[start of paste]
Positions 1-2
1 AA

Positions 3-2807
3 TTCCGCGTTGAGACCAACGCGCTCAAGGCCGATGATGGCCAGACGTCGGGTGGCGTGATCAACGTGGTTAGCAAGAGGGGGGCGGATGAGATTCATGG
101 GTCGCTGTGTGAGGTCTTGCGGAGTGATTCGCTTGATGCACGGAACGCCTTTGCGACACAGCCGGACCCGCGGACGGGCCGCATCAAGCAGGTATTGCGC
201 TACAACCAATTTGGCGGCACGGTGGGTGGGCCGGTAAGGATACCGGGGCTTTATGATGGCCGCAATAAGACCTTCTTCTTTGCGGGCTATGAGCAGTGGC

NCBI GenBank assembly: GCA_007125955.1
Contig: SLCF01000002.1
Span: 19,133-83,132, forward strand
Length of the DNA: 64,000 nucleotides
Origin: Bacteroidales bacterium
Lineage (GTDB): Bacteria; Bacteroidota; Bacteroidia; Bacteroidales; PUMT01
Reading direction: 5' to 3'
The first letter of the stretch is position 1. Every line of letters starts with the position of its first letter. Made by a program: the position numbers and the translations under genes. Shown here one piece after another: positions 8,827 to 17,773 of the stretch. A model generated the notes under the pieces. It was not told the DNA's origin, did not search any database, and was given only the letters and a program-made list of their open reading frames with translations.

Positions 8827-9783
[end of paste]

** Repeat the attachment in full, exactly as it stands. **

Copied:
Positions 1-2
1 AA

Positions 3-2807
3 TTCCGCGTTGAGACCAACGCGCTCAAGGCCGATGATGGCCAGACGTCGGGTGGCGTGATCAACGTGGTTAGCAAGAGGGGGGCGGATGAGATTCATGG
101 GTCGCTGTGTGAGGTCTTGCGGAGTGATTCGCTTGATGCACGGAACGCCTTTGCGACACAGCCGGACCCGCGGACGGGCCGCATCAAGCAGGTATTGCGC
201 TACAACCAATTTGGCGGCACGGTGGGTGGGCCGGTAAGGATACCGGGGCTTTATGATGGCCGCAATAAGACCTTCTTCTTTGCGGGCTATGAGCAGTGGC

NCBI GenBank assembly: GCA_007125955.1
Contig: SLCF01000002.1
Span: 19,133-83,132, forward strand
Length of the DNA: 64,000 nucleotides
Origin: Bacteroidales bacterium
Lineage (GTDB): Bacteria; Bacteroidota; Bacteroidia; Bacteroidales; PUMT01
Reading direction: 5' to 3'
The first letter of the stretch is position 1. Every line of letters starts with the position of its first letter. Made by a program: the position numbers and the translations under genes. Shown here one piece after another: positions 8,827 to 17,773 of the stretch. A model generated the notes under the pieces. It was not told the DNA's origin, did not search any database, and was given only the letters and a program-made list of their open reading frames with translations.

Positions 8827-9783